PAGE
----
The recent Oscars debacle over the announcement of the winner of the Best Picture award, provoked a variety of views and emotions.
On the one hand there was the fulsome, arguably disproportionate, apology from PwC about the mistake that had been made. No lives had been lost, and no person endangered. Nevertheless, the firm clearly felt the need to explain and apologise wholeheartedly. On the other was the public ‘outing’ of the two employees involved in handling the envelopes at the ceremony. While it appears they haven’t been fired, the clear statement has been made that they would not work on the Oscars ceremony again.
What this incident highlights is the growing concern of many organisations around reputation management, and the fact that the people working within the organisation are often the greatest risk. That factor is becoming increasingly accepted in relation to IT security given that around 80% of data breaches are committed by employees and others ‘inside’ the business, rather than external cyber or other attack.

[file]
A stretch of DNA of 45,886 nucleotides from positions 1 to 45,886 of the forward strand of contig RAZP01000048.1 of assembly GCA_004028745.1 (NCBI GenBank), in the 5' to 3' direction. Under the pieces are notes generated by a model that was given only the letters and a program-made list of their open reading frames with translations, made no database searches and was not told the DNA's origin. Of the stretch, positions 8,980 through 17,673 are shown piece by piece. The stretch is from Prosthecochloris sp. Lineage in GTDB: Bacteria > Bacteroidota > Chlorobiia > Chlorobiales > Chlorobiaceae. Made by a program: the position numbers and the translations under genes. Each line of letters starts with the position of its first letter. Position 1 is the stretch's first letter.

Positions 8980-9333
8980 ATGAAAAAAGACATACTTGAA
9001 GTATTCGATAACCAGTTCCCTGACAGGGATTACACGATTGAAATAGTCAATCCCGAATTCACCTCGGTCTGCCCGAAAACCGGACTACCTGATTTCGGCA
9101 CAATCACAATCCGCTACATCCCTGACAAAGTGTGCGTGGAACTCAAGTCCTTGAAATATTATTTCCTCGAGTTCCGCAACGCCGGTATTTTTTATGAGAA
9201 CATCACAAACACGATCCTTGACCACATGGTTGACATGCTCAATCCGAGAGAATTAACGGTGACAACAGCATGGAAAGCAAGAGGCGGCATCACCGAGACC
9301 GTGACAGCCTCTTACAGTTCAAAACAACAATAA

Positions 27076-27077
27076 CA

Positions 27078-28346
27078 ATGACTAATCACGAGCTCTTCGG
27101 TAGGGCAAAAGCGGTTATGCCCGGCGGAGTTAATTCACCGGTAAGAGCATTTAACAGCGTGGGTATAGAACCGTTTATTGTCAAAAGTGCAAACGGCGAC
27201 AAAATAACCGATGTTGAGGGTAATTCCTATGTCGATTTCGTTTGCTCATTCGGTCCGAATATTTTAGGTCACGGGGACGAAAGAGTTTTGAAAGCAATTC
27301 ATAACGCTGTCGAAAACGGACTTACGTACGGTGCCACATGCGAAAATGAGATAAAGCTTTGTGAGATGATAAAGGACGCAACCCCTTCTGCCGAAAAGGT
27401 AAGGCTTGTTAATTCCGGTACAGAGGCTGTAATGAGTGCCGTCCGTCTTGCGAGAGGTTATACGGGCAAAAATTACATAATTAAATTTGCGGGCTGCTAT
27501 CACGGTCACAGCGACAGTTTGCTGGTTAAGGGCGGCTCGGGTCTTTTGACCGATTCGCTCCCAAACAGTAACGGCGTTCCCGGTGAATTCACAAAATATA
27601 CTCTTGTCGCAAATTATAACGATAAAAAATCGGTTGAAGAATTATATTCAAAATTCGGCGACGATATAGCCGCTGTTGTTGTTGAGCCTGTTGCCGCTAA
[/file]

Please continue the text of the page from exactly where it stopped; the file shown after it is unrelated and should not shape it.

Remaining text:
That has led to the proliferation of IT Usage policies, fitting in somewhere between those dealing with ‘Absence at Work’ and those on ‘Working Remotely’.
May be all that this year’s Oscars shows is that human mistake can never be eradicated; that no system or process can be failsafe.
In the employment context, a single instance of getting something wrong, or failing to do something can be grounds for the instant dismissal of an employee.
Whether that is the right course and does any more than penalise the individual will depend on a variety of factors.
Or maybe the reports that the PwC employee might have been tweeting backstage merely demonstrates the need for more effective policies on social media usage while at work!
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